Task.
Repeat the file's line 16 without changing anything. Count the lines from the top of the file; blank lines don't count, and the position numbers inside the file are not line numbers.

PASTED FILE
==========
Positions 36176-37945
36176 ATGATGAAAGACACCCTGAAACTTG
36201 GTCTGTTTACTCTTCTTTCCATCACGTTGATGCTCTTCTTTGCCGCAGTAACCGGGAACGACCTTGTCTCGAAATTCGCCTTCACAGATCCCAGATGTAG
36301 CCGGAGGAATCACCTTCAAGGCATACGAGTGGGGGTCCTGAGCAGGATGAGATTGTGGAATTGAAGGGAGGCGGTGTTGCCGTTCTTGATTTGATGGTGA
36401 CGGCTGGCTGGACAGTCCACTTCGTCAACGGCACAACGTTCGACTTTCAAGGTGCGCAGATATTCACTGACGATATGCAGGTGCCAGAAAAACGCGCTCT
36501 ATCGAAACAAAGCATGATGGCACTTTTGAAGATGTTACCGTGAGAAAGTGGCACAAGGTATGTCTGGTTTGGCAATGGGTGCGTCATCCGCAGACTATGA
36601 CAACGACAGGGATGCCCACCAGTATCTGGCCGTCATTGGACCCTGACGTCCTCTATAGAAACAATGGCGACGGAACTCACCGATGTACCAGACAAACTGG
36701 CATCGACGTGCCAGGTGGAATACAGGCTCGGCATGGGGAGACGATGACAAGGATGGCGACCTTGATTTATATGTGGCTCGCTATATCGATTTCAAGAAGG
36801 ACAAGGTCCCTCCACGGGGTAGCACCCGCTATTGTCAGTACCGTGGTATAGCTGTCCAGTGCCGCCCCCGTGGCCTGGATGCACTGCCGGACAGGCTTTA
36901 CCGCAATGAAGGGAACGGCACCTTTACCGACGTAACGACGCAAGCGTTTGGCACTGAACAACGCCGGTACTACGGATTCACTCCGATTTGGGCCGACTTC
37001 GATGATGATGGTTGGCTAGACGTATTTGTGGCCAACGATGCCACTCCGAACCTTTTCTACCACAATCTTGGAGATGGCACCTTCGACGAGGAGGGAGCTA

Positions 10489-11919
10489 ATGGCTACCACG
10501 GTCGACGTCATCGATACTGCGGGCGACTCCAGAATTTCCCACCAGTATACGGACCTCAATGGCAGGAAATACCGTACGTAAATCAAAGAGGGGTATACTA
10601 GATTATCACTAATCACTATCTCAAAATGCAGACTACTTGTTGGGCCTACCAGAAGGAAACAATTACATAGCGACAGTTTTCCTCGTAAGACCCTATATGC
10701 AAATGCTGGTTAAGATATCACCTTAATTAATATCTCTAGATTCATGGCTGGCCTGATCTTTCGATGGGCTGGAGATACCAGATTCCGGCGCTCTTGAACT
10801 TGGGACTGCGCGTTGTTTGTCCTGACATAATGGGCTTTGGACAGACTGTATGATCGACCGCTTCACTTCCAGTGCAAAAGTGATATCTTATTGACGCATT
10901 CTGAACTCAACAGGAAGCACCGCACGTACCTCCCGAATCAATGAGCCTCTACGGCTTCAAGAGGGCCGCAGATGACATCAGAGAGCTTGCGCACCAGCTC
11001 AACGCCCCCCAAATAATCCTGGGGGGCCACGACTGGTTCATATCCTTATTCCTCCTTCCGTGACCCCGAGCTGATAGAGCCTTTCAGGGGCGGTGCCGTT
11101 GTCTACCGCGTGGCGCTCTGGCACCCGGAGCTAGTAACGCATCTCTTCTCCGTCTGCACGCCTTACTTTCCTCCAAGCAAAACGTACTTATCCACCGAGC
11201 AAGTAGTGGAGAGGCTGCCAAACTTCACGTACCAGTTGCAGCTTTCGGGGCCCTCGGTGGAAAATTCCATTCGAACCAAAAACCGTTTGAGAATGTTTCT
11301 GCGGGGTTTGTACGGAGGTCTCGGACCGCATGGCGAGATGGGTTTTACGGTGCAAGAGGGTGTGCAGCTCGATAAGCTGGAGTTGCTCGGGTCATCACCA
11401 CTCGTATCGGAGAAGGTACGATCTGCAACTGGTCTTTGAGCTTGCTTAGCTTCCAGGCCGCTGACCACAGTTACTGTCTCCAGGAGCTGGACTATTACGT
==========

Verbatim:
10701 AAATGCTGGTTAAGATATCACCTTAATTAATATCTCTAGATTCATGGCTGGCCTGATCTTTCGATGGGCTGGAGATACCAGATTCCGGCGCTCTTGAACT